The effect of this war finance, besides reducing the real wages of the working masses and forcing up prices, was to reinforce the class of financiers and rentiers and to increase enormously the scope and volume of banking and credit operations. The new finance magnates so created became in due course landowners and pillars of the Tory Party.

Yet the wealth at Pitt’s disposal could not prevent his coali­tions from going down like ninepins before the armies ofFrance. The First Coalition collapsed in 1795 after Flanders andHollandhad been overrun.

In the beginning the French armies were welcomed as liber­ators by the middle and lower classes of the countries they conquered. ToItaly,Switzerland, the Rhineland and theLow Countriesthey carried the bourgeois revolution.

Much that was done in these years proved of permanent benefit, but presently the people of the occupied countries found that they were to be allowed, at best, a second class revolution with their interests always subordinated to those ofFrance.

The price of liberation was heavy taxes and the conscrip­tion of their sons to fill the gaps in the ranks of the French Army. The result was that the very classes which had welcomed and been aroused to political maturity by the French were gradually alienated. Their history is that of Beethoven, who intended to dedicate his “Heroic Symphony” to Napo­leon and then thought better of it. By breaking the shell of feudalism and ending the curious torpor that marked the eighteenth centuryEuropethe French created a bourgeois nationalism that turned inevitably against its creators.

The Second Coalition was smashed at Marengo in the last days of 1800. The Treaty of Amiens, recognised by all parties as a truce, brought hostilities to a close from 1802 to 1803. It leftFrancein control ofHollandand all the west bank of theRhine.

When war was resumed Napoleon had as alliesSpainandHolland. The French Army was camped atBoulogneready for a descent onEnglandif the French and Spanish fleets could be concentrated to cover the crossing. How far this plan was serious has never been certainly determined. In March 1805 theToulonfleet slipped past the blockade and sailed for theWest Indieswith Nelson in pursuit. TheBrestfleet failed to escape and theToulonfleet doubled back to join the Spanish inCadiz. In October both fleets were destroyed at Trafalgar.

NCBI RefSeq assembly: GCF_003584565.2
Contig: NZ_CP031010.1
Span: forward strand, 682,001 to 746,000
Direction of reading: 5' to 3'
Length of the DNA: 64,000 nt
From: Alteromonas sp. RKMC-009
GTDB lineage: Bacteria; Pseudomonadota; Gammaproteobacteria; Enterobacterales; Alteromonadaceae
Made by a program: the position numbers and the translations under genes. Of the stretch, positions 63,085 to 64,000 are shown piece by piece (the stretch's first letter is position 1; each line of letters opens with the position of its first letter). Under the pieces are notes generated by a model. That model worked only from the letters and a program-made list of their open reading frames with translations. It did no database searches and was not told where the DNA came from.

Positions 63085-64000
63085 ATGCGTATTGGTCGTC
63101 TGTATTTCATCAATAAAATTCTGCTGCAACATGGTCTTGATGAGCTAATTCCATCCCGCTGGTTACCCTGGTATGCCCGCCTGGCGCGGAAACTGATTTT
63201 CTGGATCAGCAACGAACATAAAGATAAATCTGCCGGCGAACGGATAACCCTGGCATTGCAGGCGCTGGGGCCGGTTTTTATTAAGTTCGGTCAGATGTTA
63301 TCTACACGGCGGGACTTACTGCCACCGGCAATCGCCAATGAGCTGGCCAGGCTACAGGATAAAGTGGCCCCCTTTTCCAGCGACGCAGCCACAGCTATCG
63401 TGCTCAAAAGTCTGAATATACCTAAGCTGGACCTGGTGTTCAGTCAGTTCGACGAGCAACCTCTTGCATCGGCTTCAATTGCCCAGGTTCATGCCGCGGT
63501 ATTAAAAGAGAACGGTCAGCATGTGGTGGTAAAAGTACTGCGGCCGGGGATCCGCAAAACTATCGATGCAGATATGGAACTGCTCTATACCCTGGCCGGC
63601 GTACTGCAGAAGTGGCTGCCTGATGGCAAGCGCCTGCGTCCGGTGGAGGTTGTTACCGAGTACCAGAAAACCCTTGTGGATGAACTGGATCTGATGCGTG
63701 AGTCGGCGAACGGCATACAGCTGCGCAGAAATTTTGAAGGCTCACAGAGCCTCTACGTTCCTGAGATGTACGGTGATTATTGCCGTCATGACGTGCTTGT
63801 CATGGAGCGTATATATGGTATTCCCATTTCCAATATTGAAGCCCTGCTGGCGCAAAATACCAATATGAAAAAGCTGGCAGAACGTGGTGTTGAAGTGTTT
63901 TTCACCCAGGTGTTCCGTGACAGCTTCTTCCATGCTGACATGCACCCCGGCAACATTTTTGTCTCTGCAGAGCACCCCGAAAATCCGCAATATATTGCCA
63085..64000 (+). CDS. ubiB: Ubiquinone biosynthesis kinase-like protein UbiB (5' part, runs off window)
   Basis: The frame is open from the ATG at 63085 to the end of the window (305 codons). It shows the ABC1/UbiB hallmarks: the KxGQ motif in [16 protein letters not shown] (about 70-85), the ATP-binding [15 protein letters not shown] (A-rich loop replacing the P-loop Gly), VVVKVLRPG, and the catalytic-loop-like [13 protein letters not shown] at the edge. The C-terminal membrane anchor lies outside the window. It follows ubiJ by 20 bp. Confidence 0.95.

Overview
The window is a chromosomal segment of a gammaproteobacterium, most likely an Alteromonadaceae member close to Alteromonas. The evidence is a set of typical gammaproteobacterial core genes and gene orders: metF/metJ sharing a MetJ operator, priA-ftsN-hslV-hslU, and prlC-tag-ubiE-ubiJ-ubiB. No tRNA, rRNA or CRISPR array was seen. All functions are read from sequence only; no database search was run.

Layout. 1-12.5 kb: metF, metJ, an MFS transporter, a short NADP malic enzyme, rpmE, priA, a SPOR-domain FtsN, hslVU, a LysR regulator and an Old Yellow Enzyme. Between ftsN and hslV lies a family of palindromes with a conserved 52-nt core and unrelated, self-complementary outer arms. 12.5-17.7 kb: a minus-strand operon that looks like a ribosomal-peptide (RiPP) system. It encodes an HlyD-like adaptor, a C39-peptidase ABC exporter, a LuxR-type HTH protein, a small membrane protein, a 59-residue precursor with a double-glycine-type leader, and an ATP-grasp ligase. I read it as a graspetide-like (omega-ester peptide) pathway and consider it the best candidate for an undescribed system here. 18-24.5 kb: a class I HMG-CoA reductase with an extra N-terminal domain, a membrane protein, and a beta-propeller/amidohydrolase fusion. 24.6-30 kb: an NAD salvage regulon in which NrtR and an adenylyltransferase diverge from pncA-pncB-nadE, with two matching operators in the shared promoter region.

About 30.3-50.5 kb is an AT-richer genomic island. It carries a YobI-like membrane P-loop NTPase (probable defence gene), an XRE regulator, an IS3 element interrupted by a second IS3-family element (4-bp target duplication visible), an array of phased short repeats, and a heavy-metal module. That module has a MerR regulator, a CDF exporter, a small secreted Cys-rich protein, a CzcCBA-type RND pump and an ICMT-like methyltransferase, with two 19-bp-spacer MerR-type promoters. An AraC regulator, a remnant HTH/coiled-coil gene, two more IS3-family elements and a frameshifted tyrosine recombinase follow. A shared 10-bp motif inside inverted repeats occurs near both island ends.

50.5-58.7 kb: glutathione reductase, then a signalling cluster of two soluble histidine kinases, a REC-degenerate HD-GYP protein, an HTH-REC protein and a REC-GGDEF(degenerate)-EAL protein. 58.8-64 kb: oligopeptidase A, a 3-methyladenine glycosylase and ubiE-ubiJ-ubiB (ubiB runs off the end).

Before Trafalgar was fought, however, the scheme for the invasion ofEnglandwas abandoned. By the promise of un­heard-of subsidies Pitt had persuadedAustriaandRussiato join in the Third Coalition and the French Army had been marched acrossEuropeto meet the new enemy. It is myth that Trafalgar savedEnglandfrom invasion: what it did was to place her naval supremacy beyond question for the rest of the war.

On the day before Trafalgar Napoleon defeated an Aust­rian Army atUlmon theDanube. Soon after he enteredVienna, and on December 2nd overwhelmed both Austrians and Russians atAusterlitz. For six years neitherAustrianorPrussiacounted as European Powers and after defeat at Friedland in 1807 the Tsar of Russia made his peace.

For a time Napoleon and the Tsar Alexander combined to dominateEuropebut Napoleon was not prepared to treat Ale­xander as an equal and the latter refused to be subordinate. Failing all else Napoleon tried to strike atEnglandby impos­ing a European ban on her manufactured goods.Englandreplied with a blockade, and though neither ban nor blockade were completely effective, a strain was begun under which the alliance betweenFranceandRussiaand the other North European countries crumbled away.

An army of nearly half a million — Poles, Italians and Germans as well as Frenchmen — was massed by Napoleon in 1811 for an attack onRussia. The march of the Grand Army toMoscowand its disastrous retreat setEuropeonce more ablaze.Germanyrose against the defeated Emperor and at last the French found themselves opposed not to the conscript armies of kings but to nations in arms. In April 1814 the al­lies enteredParis, the Bourbons were restored and Napoleon banished toElba.

England,Russia,AustriaandPrussiathen settled down at the Congress of Vienna to fight over the spoils of victory. Their deliberations, were interrupted in 1815 by the sudden return of Napoleon toFranceand the Hundred Days’ Campaign which ended with his defeat atWaterloo.

Revolution was felt to be as much the enemy asFranceand the victory of reaction was sealed by the Holy Alliance in whichAustria,RussiaandPrussiaagreed to give each other mutual support against the horrors of insurgent democ­racy. Yet neither Metternich nor Alexander could restoreEuropeto its sacred torpor or do more than delay for a little the process set on foot by the Revolution, and the Holy Al­liance did not survive the upheavals of 1830.

England’s share in the plunder was taken mainly outsideEurope. The foundations for a great extension of the Empire were laid by the acquisition of a number of strategic key points,Malta,Mauritius,Ceylon, Heligoland, and the Cape, then inhabited only by a few Dutch farmers and valued only as a stopping place on the way toIndia. The British bourgeoi­sie came out of the war ready to consolidate a world monop­oly for the produce of their factories and to begin a period of hitherto unimagined advance.

From A People’s History of England by A. L. Morton